New to the field and want to get up to speed quick? Take a dive into our Epigenetics Background section. With a field that’s changing so rapidly, we can’t promise every bit will still hold true, but it should point you in the right direction.
Epigenetics has been changing so fast that it makes maintaining a “Background” section almost impossible. Fortunately for us, our friends at Zymo Research, Active Motif and Cayman Chemical have produced some really nice review content with the help of some of the field’s top researchers and their own scientists. What’s even nicer is that they let us use it. If you’d like to print out a hard copy, you can find links to the downloads in each of these expanded sections.
The rise of epigenetics marks a maturation of the field, which only 50 years ago was given its name and a vague definition, but is now a dynamic discipline, challenging and revising traditional paradigms of inheritance. This section covers fundamental concepts of epigenetics, including chromatin structure, epigenetic markers, model systems, research methods, and future directions.
DNA methylation, histone modifications and higher order chromatin structure play a central role in the regulation of mammalian genome organization. This review provides a broad overview of epigenetic modifications and mechanisms in large mammalian genomes.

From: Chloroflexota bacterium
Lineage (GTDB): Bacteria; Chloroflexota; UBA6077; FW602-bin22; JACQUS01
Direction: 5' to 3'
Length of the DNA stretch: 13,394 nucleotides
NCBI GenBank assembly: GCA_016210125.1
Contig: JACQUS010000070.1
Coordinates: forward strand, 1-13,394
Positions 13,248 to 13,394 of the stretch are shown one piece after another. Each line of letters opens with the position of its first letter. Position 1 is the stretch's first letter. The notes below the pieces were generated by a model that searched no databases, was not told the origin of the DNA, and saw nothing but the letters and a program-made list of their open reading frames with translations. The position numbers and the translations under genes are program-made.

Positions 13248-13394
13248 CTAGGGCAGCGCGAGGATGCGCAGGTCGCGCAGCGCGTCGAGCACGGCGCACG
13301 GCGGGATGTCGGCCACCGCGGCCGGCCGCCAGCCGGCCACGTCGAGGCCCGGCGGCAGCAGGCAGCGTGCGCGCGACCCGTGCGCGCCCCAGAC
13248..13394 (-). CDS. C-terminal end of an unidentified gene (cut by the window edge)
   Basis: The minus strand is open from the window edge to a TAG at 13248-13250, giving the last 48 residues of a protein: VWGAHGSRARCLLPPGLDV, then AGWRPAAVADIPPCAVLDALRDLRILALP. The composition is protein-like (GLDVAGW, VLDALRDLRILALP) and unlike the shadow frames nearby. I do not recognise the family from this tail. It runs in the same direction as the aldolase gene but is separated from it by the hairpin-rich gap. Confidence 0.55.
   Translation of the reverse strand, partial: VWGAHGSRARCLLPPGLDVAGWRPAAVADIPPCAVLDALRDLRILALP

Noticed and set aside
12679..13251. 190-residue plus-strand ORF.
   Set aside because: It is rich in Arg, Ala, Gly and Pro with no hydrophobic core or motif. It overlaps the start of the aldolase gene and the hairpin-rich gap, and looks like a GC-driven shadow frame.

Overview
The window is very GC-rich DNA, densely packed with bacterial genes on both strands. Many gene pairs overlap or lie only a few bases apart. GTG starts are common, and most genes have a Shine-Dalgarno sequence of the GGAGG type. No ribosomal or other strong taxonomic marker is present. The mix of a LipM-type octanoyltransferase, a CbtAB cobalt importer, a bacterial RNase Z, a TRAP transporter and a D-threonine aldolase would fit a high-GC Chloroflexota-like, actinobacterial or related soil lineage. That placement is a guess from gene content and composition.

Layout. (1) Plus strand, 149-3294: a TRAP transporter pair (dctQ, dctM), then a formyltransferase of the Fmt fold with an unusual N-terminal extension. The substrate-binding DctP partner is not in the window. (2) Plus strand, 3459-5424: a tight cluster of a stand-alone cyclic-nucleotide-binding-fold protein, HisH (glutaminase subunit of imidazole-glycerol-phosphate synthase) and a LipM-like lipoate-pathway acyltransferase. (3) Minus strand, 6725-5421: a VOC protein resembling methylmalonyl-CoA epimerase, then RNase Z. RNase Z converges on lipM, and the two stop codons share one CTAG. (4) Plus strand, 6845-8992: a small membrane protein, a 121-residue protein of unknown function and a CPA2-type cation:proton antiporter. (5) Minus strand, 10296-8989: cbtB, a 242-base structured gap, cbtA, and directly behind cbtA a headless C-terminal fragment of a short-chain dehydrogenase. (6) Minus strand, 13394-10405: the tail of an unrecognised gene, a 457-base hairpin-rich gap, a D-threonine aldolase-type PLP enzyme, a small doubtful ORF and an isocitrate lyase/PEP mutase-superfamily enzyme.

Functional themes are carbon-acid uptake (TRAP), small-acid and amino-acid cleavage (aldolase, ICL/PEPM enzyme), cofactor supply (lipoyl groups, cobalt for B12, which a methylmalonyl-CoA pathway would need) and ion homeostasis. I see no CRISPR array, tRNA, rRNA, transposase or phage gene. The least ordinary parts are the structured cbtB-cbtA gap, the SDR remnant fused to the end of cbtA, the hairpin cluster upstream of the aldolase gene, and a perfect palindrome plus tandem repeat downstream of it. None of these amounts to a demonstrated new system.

Cancer is caused by failure of checks and balances that control cell numbers in response to the needs of the whole organism. Inappropriate function of genes that promote or inhibit cell growth or survival can be caused by errors introduced into the genetic code itself or by faulty epigenetic mechanisms deciding which genes can and cannot be expressed.
The understanding of epigenetic gene regulation in insects and plants has been driven by discoveries in two model organisms, the common fruit fly Drosophila melanogaster and the small experimental plant Arabidopsis thaliana. This section will focus on advances made in our understanding of epigenetic gene regulation in insect and plants.
The role of histone acetylation and its involvement in the regulation of transcription has long been a topic of research in cell and molecular biology labs. Recent studies have revealed the role of histone acetylation in other important processes regulating the structure and function of chromatin, and hence, the eukaryotic genome.